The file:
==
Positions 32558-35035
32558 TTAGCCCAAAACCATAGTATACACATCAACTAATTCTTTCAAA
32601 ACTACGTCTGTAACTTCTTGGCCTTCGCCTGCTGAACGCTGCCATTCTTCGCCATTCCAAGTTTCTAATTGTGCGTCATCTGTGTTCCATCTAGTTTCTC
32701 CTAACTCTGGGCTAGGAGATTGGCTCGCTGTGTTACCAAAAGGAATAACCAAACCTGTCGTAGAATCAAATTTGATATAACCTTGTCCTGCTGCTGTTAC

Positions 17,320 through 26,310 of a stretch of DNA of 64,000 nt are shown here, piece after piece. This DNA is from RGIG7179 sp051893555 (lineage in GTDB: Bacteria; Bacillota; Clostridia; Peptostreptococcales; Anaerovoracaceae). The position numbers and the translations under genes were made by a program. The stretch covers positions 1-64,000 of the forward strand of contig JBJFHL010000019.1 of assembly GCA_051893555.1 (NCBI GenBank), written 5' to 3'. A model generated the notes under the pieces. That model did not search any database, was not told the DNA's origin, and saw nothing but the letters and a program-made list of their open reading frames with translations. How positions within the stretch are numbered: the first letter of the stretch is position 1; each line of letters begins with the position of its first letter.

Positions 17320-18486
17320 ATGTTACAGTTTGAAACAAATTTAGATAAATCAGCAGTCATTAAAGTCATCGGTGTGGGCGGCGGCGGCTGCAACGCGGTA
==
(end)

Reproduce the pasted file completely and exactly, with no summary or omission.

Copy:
Positions 32558-35035
32558 TTAGCCCAAAACCATAGTATACACATCAACTAATTCTTTCAAA
32601 ACTACGTCTGTAACTTCTTGGCCTTCGCCTGCTGAACGCTGCCATTCTTCGCCATTCCAAGTTTCTAATTGTGCGTCATCTGTGTTCCATCTAGTTTCTC
32701 CTAACTCTGGGCTAGGAGATTGGCTCGCTGTGTTACCAAAAGGAATAACCAAACCTGTCGTAGAATCAAATTTGATATAACCTTGTCCTGCTGCTGTTAC

Positions 17,320 through 26,310 of a stretch of DNA of 64,000 nt are shown here, piece after piece. This DNA is from RGIG7179 sp051893555 (lineage in GTDB: Bacteria; Bacillota; Clostridia; Peptostreptococcales; Anaerovoracaceae). The position numbers and the translations under genes were made by a program. The stretch covers positions 1-64,000 of the forward strand of contig JBJFHL010000019.1 of assembly GCA_051893555.1 (NCBI GenBank), written 5' to 3'. A model generated the notes under the pieces. That model did not search any database, was not told the DNA's origin, and saw nothing but the letters and a program-made list of their open reading frames with translations. How positions within the stretch are numbered: the first letter of the stretch is position 1; each line of letters begins with the position of its first letter.

Positions 17320-18486
17320 ATGTTACAGTTTGAAACAAATTTAGATAAATCAGCAGTCATTAAAGTCATCGGTGTGGGCGGCGGCGGCTGCAACGCGGTA